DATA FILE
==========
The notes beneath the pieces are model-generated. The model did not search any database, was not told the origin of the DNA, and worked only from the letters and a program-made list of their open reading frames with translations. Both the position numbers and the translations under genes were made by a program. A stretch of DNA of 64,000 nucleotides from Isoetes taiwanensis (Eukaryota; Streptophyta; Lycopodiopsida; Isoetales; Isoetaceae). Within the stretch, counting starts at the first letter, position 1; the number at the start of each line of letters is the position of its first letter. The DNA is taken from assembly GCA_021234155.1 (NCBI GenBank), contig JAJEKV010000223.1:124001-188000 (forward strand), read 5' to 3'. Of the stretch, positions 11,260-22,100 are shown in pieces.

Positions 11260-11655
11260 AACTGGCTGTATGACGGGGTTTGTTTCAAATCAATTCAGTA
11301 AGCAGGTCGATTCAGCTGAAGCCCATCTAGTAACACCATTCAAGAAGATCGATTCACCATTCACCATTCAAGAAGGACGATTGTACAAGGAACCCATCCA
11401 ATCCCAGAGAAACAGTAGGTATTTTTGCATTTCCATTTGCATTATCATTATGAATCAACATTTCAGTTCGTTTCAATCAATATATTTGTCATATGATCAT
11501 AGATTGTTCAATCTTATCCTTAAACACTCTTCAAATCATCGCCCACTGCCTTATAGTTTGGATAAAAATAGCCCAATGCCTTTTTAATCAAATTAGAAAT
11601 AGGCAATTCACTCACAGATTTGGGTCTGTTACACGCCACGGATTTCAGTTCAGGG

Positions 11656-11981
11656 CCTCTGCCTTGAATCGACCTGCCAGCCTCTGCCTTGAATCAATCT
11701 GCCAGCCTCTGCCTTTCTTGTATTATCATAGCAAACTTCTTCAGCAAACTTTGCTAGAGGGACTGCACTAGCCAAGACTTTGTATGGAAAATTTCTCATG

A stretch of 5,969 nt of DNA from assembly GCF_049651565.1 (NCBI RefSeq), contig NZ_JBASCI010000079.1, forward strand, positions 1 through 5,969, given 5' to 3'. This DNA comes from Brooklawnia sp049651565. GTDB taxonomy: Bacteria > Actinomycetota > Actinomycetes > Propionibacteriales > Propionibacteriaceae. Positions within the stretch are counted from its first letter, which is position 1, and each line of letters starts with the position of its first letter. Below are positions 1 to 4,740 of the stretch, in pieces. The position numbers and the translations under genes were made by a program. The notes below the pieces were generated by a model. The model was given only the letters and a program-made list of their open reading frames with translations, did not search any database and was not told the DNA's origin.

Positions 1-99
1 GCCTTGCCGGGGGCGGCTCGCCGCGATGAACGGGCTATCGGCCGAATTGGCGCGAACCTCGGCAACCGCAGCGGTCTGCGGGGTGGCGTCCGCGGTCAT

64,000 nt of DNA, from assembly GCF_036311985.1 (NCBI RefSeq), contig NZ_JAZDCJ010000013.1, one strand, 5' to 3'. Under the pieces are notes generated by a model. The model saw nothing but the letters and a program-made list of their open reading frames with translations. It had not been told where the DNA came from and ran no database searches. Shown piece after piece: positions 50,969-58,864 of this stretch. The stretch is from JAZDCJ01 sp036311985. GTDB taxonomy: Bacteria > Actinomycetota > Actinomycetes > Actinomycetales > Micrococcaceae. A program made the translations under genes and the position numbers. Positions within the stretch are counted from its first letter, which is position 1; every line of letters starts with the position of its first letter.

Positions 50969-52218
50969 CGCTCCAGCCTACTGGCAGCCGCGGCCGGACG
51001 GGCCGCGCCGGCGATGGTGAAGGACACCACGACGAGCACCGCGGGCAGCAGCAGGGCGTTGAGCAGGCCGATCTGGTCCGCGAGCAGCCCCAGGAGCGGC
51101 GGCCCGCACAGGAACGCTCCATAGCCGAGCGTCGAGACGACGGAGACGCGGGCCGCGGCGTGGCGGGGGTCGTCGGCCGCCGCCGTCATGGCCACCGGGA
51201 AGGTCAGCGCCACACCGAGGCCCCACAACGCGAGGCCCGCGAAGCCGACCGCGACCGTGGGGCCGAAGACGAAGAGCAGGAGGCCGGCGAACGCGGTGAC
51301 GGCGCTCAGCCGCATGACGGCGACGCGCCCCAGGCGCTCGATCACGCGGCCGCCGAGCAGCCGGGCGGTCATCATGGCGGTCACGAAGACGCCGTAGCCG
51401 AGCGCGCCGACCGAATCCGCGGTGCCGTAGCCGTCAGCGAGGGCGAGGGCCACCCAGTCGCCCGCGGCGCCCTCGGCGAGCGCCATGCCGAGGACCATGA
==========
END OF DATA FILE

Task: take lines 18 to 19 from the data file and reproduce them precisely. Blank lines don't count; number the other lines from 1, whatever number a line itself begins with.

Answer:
51101 GGCCCGCACAGGAACGCTCCATAGCCGAGCGTCGAGACGACGGAGACGCGGGCCGCGGCGTGGCGGGGGTCGTCGGCCGCCGCCGTCATGGCCACCGGGA
51201 AGGTCAGCGCCACACCGAGGCCCCACAACGCGAGGCCCGCGAAGCCGACCGCGACCGTGGGGCCGAAGACGAAGAGCAGGAGGCCGGCGAACGCGGTGAC